It’s the Barry White of custom monitors.
Cosmic Ears is a Swedish custom in-ear manufacturer that burst onto the scene in 2012, offering resells and budget-minded models. Since then, Cosmic Ears has expanded the line with higher end offerings, matured tuning, and artistic faceplate options (steampunk, watch movement, paua shell, etc.), and a new workshop in the UK, while still maintaining excellent value for the dollar.
Cosmic’s reputation for value drew me in. I decided to try the six-driver model CE6. It is offered in a ‘P’ or ‘B’ variant (previously known as the ‘E’ variant), with the ‘B’ variant offering boosted bass over the ‘P’ model. As an aficionado of more neutral tuning, I opted to purchase the ‘P’ model.
I also selected purple-colored shells (a Cosmic Ears trademark), a steampunk treatment on the faceplate, and the new version of the T2 Linum BaX cable. For those not familiar with the Linum cable from Estron, you can read more about it in our review of the 2-Pin Linum BaX. The T2, somewhat reminiscent of the MMCX connector, is proprietary to Linum and has been recently revised with right angle connectors. The T2 connector doesn’t suffer the connection and reliability issues of MMCX. Cosmic Ears monitors also come with a great embossed, square carrying case that accommodates plenty of storage space. Starting at £475, which currently equates to about $710 US dollars, the CE6P is one of the most affordable six-driver monitors around.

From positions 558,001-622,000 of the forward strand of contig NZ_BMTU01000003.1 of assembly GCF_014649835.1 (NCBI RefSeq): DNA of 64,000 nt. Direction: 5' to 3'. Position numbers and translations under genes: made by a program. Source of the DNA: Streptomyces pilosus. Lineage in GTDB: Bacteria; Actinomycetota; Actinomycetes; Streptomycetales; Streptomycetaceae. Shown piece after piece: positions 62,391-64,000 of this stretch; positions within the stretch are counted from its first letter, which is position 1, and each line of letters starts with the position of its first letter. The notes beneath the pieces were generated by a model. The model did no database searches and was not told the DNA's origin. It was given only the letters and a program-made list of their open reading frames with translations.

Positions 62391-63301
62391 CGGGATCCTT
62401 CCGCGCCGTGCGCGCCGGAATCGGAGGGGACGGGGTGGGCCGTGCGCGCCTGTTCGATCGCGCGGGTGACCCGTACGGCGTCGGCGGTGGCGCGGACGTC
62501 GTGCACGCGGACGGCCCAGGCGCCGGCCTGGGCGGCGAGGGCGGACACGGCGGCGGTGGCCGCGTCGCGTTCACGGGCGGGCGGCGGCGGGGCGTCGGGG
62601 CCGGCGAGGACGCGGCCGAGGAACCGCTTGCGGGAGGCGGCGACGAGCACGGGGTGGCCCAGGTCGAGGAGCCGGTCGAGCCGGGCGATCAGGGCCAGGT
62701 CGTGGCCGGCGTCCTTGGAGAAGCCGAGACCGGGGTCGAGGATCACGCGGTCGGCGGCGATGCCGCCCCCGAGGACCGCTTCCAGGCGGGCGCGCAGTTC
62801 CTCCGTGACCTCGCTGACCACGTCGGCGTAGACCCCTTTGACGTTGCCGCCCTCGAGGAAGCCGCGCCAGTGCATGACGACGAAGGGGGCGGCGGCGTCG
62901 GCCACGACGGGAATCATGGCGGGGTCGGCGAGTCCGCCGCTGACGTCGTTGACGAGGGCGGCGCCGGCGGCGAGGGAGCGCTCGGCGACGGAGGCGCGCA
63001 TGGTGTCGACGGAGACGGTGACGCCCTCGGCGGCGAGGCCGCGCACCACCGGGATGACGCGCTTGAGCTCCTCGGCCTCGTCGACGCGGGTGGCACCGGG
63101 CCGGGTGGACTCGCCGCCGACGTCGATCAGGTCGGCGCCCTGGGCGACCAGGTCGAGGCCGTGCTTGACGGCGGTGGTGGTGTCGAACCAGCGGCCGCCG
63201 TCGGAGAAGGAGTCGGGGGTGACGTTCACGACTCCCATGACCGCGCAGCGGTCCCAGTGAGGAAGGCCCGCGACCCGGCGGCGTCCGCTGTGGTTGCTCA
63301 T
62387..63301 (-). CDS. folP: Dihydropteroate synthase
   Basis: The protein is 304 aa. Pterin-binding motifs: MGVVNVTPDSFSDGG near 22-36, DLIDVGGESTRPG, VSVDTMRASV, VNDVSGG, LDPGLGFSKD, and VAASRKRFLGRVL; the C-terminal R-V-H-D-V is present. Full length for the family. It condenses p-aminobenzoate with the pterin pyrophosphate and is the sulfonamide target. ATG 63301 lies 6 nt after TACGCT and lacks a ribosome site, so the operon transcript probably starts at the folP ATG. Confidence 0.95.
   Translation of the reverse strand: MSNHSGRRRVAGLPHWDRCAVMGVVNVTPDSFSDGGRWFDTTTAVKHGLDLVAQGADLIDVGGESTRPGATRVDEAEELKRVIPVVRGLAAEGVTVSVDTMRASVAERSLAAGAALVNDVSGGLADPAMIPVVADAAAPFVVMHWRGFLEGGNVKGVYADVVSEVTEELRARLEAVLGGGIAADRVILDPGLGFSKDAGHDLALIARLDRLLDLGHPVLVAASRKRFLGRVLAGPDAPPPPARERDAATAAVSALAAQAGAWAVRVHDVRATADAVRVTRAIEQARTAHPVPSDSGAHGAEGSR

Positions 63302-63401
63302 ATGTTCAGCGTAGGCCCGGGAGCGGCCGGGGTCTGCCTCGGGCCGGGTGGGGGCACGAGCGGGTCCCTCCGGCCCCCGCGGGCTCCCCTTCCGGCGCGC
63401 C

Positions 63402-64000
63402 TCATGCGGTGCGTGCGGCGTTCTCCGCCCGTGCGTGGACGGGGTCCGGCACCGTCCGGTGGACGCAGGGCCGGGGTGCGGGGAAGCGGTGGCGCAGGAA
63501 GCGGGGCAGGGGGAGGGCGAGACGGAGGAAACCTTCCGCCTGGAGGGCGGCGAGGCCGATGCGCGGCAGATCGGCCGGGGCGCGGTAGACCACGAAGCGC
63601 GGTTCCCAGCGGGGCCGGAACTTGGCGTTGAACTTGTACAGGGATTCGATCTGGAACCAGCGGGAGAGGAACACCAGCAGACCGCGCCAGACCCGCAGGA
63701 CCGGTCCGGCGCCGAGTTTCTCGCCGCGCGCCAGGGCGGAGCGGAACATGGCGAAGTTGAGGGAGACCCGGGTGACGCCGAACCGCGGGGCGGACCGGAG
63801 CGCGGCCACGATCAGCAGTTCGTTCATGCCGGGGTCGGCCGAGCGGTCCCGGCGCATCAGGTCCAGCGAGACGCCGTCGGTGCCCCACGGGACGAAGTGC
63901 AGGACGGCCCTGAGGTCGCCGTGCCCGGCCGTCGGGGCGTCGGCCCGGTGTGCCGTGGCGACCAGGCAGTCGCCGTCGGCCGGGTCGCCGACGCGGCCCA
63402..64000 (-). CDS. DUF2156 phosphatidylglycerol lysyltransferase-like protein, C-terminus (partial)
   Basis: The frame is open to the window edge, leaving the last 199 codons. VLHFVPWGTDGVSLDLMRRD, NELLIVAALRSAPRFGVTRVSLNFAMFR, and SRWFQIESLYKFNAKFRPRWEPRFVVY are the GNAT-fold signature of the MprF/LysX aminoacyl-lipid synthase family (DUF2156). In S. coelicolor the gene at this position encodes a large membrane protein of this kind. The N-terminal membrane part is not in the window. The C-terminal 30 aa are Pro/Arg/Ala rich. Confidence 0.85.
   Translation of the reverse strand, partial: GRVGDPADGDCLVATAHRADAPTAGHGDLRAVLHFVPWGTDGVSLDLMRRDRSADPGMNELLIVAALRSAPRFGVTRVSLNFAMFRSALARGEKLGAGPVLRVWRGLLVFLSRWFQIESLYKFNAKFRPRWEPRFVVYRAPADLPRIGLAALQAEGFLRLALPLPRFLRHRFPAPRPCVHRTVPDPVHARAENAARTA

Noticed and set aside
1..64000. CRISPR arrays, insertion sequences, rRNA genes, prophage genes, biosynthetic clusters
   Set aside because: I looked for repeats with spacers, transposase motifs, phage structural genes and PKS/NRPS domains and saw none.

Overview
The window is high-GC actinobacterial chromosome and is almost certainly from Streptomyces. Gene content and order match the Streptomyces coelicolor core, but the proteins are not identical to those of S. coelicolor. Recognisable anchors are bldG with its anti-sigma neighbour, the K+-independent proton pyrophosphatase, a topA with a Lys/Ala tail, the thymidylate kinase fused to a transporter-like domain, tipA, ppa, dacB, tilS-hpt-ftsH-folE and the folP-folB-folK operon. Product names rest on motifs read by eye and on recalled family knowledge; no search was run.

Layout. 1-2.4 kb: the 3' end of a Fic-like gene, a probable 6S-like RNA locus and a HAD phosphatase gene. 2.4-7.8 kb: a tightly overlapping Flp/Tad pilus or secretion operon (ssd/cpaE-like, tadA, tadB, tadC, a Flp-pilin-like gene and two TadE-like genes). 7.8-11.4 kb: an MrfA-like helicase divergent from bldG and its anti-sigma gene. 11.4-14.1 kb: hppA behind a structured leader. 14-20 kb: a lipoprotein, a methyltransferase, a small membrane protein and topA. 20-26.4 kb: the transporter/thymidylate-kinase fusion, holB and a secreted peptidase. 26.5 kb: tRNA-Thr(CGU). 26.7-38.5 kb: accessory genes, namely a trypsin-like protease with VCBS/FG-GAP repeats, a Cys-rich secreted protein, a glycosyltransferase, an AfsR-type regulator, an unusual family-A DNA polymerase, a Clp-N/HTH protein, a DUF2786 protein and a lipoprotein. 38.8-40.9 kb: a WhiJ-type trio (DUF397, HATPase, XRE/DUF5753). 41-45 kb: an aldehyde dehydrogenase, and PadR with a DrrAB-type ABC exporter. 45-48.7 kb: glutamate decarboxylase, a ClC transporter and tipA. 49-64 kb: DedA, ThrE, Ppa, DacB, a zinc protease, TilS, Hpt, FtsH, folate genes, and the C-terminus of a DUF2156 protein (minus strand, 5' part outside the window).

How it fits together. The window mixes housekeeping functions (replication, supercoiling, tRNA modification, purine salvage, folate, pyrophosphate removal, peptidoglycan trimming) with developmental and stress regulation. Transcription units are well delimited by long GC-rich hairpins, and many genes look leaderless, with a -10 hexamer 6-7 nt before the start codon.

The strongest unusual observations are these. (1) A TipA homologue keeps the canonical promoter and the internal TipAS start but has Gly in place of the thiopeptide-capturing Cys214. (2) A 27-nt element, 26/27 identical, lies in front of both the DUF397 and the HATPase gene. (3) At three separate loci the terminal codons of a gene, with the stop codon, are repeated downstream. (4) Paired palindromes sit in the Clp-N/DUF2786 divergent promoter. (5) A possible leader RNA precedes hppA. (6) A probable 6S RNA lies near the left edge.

If JH Audio monitors are known for their rock-n’-roll tuning, then the CE6P should be known for its smooth seduction. It’s the Barry White of custom monitors. There’s not a harsh bone in its body. And while this might not make for the most engaging rock & roll experience, it engages vocal and acoustic oriented music for the listener as emotively as it comes.
The bass of the CE6P is actually fairly enhanced over neutral tuning. I can’t imagine having more boost in the ‘B’ variant! I would describe the bass frequency response as gradually rising the deeper it goes. While this makes for lesser mid-bass punch and impact, it can absolutely shake and rumble with deeper bass. Bass, like everything else in the CE6P presentation, is very smooth with soft textured edges. It is rich, organic, and hefty.
The midrange of the CE6P is where the magic happens. Vocals are fantastically centered and clear, and oh so buttery smooth. Don’t let the level of smoothness fool you into thinking resolution is glossed over, either. The CE6P resolves low level details in the midrange but does smooth over typically harsh and sibilant recordings. Vocals are full, throaty, and lush, with a hint of darkness.
The CE6P treble is laid back and easy going; it perhaps rolls off a little on the early side. Treble timbre is good, with nice heft. No etched or thin treble here. Again, I’d say there’s a little bit of darkness in the treble region, further contributing to the CE6P’s overall smooth mojo.
Soundstage & Presentation
While nowhere close to airy and open, the CE6P still manages to sound above average in most staging properties. While on the intimate side in closeness and a bit constrained in left to right width, the performance of the vocalists feels personalized and enhanced, as the CE6P sounds realistically tall and above average in depth.
Beyond being a serious value proposition for in the low $700 USD range, for me, the CE6P is at once a dreamer, lover, and poet — set with an introspective, distinctive point of view — sliding across those dark and rainy nights with brooding, impassioned contemplation.